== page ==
Should these two nexuses of the London disruptor community get it on or avoid any long lasting engagements? Can one inspire the other to embrace agile thinking and iteration whilst the other shares the secrets of mass marketing magic.  Or are the suits really in charge of one and the other just too focused on the tech to “get” marketing?

In one camp there is much hand wringing about the agency model and its continued viability today. Can ad agencies truly embrace innovation or do they have to buy it by gobbling up the AKQA’s of this world? Can the bottom line of agencies support the odd innovation project? Is it good for business or just good for PR?

In tech entrepreneur land nothing is as alien as agency suits and creatives swanning about in Cannes or SxSW talking about branded content, crowd listening or SEO. Yet tech entrepeneurs need marketing wizardry, their business’s success is often founded upon it. Their valuations are based on their “brand” as well as their services and products.

What do you think?

 

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Egg stories

Here’s a wonderful video on what eggs can teach us about stories.

 

 

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Tasting notes on The Oyster Shed

As this blog is entitled “tasting notes” I feel I can add the occasional restaurant review in addition to my thoughts on digital marketing. In fact, my thoughts on many restaurants is much informed by my views on digital marketing…Seth Godin provides a nice way to frame the issue…..

“Are you going to build something that’s as interesting as the Leaning Tower of Pisa? Are you going to make a product or service that when people are done using it, they can’t help but tell their friends about? The story is all that’s going to spread. Not the facts, but the story.” – Seth Godin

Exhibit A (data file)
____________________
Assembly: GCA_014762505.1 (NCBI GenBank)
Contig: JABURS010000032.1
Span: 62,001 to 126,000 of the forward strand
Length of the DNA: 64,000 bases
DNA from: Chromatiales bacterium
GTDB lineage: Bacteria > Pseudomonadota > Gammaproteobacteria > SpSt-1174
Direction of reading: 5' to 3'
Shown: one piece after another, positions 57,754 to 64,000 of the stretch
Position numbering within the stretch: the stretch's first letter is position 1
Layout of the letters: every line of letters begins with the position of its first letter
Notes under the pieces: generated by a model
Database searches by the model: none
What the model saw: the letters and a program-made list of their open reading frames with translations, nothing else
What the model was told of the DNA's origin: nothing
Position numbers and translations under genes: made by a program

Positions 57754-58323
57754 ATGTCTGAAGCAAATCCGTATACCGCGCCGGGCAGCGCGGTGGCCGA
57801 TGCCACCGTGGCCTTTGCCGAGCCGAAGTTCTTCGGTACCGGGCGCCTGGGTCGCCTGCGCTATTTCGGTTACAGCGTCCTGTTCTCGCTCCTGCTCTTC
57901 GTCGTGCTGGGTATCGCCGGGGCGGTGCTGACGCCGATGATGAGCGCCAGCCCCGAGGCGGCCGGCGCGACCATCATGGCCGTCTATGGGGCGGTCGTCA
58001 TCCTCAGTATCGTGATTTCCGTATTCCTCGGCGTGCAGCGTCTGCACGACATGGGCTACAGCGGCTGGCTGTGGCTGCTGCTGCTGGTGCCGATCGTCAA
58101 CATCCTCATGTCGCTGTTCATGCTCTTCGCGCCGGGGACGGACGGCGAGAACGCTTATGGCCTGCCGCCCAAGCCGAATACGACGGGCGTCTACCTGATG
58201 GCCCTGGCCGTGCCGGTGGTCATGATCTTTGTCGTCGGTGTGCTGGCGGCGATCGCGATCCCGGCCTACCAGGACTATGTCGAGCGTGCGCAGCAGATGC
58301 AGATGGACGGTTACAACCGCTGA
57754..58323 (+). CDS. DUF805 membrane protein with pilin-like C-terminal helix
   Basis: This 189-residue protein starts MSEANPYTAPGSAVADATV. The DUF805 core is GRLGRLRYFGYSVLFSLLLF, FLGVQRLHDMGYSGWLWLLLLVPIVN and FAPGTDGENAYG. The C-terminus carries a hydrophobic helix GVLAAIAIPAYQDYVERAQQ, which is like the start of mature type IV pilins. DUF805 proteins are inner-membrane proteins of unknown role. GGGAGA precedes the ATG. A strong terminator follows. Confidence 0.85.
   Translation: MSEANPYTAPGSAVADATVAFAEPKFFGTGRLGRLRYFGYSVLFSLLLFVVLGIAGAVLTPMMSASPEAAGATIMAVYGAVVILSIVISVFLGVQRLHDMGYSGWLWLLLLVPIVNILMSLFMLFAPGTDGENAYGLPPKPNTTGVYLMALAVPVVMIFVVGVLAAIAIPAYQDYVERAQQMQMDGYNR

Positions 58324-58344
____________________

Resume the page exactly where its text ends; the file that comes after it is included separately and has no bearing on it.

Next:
Just the facts ma’am. 

On paper this restaurant looked great. Nice food, Great location on the Thames. The sun was shining. What could go wrong? Those are the facts. We ate oysters, fish and drank some wine. More facts. The problem though is that the experience was crap. Bad service. Bad food and worst of all bad manners on the part of the restaurant staff. The Oyster Shed now gets a bad STORY told about them because it’s the story I want to tell you about, not the facts.

Social media has given me a new voice. As a consumer I am thrilled by this. As a marketeer I am forever learning and adapting my strategies to embrace this new voice of the consumer. Social media has, as we all know,  fostered all kinds of changes in marketing, consumer behavior and how as digital marketing professionals we approach selling. The times when customers were broadcast at is long gone. In fact British consumers now complain 26% more now that they have an easy outlet in social media. The era of customers simply taking it on the chin and burying their dissatisfaction is long gone.  You would think that given this, restaurants would understand how to handle unhappy customers. i.e agree, offer something for free and apologise! For the Oyster Shed  this does not seem to be true. My lunch companion and I really did want to love this place. Unfortunately, not only was the service slow and the food substandard with the oysters being full of shell shards and the tuna being horribly overcooked, what amazed us  most was the arguments we were served up by the restaurant. Unbelievable really. To argue with a customer telling you they’re unhappy with your product or service seems unimaginable today. Surely they know this negative story will spread and that it’s not just what food people are served at restaurants that make up the experience. People want a story to share and it’s every brands job to ensure that it’s a good one and not a negative one.

So my advice to The Oyster Shed (and brands) is take a serious look at your content/food marketing efforts/customer service. Are you giving your audience/diners reasons to care about you? Are you giving your audience content/food/service that they not only want but also want to share?

On a more positive note I can recommend Gauthier in Soho which provided a faultless lunch recently and the best Louis XV dessert I have ever had. That’s a story I have shared with many of my fellow foodies and I hope will result in them enjoying the experience.